Wednesday, 27 November 2013

At home in France

It's November in Normandy, north western France. We have had a home here for almost twelve years, and it really is a second home: we come perhaps nine or ten times a year, sometimes for just a week, as now, and longer in the summer when there is so much to do. We have land of a little more than an acre, most of it a rough, steeply-sloping orchard of old cider-apple trees. Every year, as the westerly wind whips across the garden, another tree will be damaged, eventually to fall altogether, and every year the mistletoe encroaches, a sure sign of the tree weakening. When the apple tree comes down, we chop it up for firewood: apple burns well. While the remaining trees keep fruiting, our friend and local farmer gathers the apples for us in October and takes them away to be made into cider.
As we travelled down from Calais a few days ago we saw the advancing of the year: some trees already bare, others in their autumn dress of red and brown and gold. In the garden the coarse, tussocky grass is wet all day, so the mowing that keeps us busy in the summer won't happen. There's still outside work to do: clearing weeds, cutting wood, sweeping leaves; but in the winter we have more of a rest, more time to read, to see friends, and the hardest work is keeping warm. The house is old, parts of it more than 350 years. Over the fireplace is a massive piece of granite which bears an inscription, telling us that it was taken from a priest's house in a nearby village in 1653. The walls are a meter thick, slow to warm up, but retaining heat.
'Off on holiday again!' some folk marvel as we prepare to come to France. In November it is, perhaps, more of a holiday, compared to the spring and summer when we battle with rampant growth, when the grass can be knee-high or higher, the brambles encroach, the nettles thrive, the weeds choke smaller plants and sprout from between the stones on the terrace; but even though we aren't doing much this week, except visiting supermarkets to fulfil the commissions of our UK friends (wine, mostly!) I don't think of our times here as a holiday. It's our home in France, where we know people, where we have a church family, where we take an interest in the developments in the town, where we have favourite eating places.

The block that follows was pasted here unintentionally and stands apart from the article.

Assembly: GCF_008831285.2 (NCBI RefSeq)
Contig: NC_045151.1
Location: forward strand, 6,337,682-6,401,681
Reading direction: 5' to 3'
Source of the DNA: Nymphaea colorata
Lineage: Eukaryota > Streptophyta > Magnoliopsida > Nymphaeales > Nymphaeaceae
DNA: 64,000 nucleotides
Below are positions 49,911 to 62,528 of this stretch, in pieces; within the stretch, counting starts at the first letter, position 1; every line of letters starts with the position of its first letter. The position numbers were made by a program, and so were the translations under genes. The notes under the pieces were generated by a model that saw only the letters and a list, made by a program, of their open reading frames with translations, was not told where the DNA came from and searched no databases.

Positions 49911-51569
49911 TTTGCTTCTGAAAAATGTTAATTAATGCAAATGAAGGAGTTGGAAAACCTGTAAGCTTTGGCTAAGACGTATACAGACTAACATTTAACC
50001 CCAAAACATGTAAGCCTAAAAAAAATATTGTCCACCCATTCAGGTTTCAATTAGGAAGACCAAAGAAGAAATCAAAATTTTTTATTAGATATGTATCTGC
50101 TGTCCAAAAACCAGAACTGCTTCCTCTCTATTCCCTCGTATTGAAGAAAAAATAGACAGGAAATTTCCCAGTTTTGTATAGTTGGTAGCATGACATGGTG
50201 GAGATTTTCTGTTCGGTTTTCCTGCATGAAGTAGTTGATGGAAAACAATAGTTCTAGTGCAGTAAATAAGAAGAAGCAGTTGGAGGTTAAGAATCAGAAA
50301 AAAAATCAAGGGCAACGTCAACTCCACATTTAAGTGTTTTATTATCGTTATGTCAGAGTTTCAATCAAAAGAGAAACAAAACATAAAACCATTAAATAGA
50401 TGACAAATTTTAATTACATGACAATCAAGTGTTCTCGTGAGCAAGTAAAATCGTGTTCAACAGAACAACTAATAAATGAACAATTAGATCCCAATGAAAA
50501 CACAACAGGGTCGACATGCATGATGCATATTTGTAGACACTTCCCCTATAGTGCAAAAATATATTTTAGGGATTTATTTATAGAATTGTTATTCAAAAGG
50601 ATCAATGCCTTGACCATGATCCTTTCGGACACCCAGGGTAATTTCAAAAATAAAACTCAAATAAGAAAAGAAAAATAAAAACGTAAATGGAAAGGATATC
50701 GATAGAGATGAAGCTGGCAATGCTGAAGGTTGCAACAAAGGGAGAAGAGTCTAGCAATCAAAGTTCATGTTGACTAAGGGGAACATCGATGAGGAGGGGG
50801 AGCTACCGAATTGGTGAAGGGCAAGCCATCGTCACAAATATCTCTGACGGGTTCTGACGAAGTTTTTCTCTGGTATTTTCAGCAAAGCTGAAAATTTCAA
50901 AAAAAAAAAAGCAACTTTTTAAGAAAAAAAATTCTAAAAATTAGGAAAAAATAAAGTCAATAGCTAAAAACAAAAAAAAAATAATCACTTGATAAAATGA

I'm thinking of posting from France each time we are here. There's usually something to report, sometimes dramatic: a big conifer fallen across the drive, or our dog Rosie chasing four hares in our garden and the farmer's adjacent field when I let her out first thing one morning. Meanwhile I am thinking I will visit our local market on Friday. Things tend to be very seasonal here, and I don't know if it will be the right time, but I want to buy a plum tree to plant where we had to chop a cider-apple down. For now our little trees are very small and vulnerable, but year by year we are planting our own orchard for the future - most of which we will not see.
Here's photo of our French bolt-hole, taken in the summer.The tree on the right is a magnolia, three feet tall when we planted it, now well over our heads.

Tuesday, 19 November 2013

My dog

I'm afraid my dog has been posting again. Anyone of a frivolous turn of mind, even if only in moments of weakness, is invited to see what she has to say at
Is this my best side?

Monday, 18 November 2013

A day in the life

A few years ago our parish church - Norman, 900-something years old - suffered thefts of lead from its roof. There was a spate of such thefts in the area at that time. Eventually, with the help of insurance money, the roof was repaired with materials unlikely to be stolen, we hope, and an array of deterrents installed. Unfortunately the Victorian pipe organ was badly water-damaged, such that less than half of it was operational. Estimates were sought for its repair, but we soon realised that our tiny congregation would never be able to raise the sums needed. However, the insurers had allocated a modest payout for internal damage and with that we purchased a digital organ which now sits to one side of the nave between the main body of the church and the choir.
On Remembrance Sunday, a solemn occasion when people unlikely to be in church  at any other time (except perhaps for Christmas) are traditionally present, complete sometimes with medals, the sound system in the church was making unusual - and very loud - noises. Four or five times came a sound like a heavy bookcase crashing onto a tiled floor from a great height, and it was both startling and unpredictable. Nobody seemed to know how to stop it.
The service over, I launched into my closing voluntary. One and a half bars in, the organ died. Consternation!
On a day of a major service in the year, we were not looking good: rackety speakers and truncated music. After some fiddling with switches we got the organ back, to my relief. And later that morning I took a phone call from a friend who until recently was our highly effective churchwarden. Full of apologies, but also chuckles, he confessed that he had inadvertently switched off the organ in an attempt to silence the hair-raising crashes.
Musical disasters in church are not infrequently my fault - but not this time.
Here's a photo of me playing a wheezy harmonium in a chapel on a recent visit to Melbourne, Australia.